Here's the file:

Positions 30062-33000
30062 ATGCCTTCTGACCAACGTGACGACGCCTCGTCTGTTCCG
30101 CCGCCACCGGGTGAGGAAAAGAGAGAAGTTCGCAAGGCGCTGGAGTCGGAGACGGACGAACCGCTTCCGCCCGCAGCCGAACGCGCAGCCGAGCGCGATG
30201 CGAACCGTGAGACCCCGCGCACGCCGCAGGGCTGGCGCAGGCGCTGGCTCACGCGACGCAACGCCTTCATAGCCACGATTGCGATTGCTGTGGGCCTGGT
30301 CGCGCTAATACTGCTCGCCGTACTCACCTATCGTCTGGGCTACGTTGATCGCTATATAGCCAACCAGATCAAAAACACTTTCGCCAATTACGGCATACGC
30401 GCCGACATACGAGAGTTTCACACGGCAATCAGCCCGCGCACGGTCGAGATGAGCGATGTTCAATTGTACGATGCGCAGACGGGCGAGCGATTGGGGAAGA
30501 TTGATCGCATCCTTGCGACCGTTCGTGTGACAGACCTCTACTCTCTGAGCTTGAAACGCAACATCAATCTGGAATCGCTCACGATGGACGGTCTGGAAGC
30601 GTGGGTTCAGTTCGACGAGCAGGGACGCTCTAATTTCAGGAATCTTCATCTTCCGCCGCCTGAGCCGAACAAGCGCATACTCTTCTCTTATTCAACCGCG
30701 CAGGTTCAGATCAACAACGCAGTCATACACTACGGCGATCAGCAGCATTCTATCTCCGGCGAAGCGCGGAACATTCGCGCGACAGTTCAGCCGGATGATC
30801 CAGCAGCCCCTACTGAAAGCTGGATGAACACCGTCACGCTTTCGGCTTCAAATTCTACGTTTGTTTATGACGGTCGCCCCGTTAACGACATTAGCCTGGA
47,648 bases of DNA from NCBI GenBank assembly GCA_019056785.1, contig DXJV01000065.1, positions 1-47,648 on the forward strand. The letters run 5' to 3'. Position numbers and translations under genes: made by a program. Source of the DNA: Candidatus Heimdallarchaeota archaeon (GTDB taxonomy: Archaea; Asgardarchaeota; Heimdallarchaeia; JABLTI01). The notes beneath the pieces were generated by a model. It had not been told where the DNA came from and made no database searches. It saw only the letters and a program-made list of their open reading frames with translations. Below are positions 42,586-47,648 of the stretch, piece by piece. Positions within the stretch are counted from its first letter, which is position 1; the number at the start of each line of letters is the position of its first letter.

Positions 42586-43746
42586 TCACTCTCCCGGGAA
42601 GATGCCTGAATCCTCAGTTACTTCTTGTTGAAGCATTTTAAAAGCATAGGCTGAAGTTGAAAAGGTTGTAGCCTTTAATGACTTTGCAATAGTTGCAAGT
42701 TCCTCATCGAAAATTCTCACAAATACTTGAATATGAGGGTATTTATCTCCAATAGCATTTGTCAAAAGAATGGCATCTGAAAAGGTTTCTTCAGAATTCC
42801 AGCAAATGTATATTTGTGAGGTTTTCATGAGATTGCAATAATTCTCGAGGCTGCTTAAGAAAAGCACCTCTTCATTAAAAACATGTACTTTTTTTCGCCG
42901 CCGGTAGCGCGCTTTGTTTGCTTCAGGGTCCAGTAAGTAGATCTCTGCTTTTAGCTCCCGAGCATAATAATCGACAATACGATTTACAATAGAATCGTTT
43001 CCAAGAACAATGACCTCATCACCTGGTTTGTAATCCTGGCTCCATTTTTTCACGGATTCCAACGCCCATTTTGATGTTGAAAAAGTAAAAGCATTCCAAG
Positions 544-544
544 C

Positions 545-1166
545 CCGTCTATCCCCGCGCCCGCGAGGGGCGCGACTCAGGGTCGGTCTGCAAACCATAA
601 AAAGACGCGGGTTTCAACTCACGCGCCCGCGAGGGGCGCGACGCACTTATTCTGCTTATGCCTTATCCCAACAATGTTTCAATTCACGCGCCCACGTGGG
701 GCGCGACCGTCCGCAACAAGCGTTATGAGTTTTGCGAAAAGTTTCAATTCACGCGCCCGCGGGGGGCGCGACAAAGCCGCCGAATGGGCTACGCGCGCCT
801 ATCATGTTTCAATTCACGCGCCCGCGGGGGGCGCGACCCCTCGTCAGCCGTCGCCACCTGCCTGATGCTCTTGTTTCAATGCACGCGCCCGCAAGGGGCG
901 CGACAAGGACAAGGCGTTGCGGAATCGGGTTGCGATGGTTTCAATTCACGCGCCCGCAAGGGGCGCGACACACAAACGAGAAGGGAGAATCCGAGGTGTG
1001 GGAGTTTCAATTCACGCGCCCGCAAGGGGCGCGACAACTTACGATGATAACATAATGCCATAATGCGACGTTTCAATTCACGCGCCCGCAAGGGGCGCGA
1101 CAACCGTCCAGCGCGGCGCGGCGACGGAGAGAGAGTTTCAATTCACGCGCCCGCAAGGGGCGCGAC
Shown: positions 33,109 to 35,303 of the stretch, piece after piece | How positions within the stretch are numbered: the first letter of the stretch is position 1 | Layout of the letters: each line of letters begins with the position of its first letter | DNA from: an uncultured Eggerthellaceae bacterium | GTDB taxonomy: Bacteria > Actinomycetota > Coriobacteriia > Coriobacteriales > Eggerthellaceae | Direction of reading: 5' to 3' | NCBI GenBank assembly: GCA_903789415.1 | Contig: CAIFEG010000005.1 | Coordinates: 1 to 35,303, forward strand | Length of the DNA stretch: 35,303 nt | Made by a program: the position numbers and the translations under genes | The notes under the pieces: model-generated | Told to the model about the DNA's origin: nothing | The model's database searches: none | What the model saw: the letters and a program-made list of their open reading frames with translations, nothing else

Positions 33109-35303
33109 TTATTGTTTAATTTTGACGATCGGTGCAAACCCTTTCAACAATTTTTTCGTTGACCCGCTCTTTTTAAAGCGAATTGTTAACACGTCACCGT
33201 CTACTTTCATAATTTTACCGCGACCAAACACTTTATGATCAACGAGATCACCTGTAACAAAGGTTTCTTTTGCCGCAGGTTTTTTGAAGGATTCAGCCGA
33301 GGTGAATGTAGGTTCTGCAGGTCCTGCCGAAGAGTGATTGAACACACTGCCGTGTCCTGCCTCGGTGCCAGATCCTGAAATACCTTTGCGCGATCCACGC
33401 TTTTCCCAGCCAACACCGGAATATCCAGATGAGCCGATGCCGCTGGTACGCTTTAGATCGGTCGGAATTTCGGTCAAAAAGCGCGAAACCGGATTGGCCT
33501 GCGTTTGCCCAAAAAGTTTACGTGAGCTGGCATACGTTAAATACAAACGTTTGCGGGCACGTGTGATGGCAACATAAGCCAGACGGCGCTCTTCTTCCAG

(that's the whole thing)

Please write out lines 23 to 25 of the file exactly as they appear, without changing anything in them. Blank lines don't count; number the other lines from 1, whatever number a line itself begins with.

601 AAAGACGCGGGTTTCAACTCACGCGCCCGCGAGGGGCGCGACGCACTTATTCTGCTTATGCCTTATCCCAACAATGTTTCAATTCACGCGCCCACGTGGG
701 GCGCGACCGTCCGCAACAAGCGTTATGAGTTTTGCGAAAAGTTTCAATTCACGCGCCCGCGGGGGGCGCGACAAAGCCGCCGAATGGGCTACGCGCGCCT
801 ATCATGTTTCAATTCACGCGCCCGCGGGGGGCGCGACCCCTCGTCAGCCGTCGCCACCTGCCTGATGCTCTTGTTTCAATGCACGCGCCCGCAAGGGGCG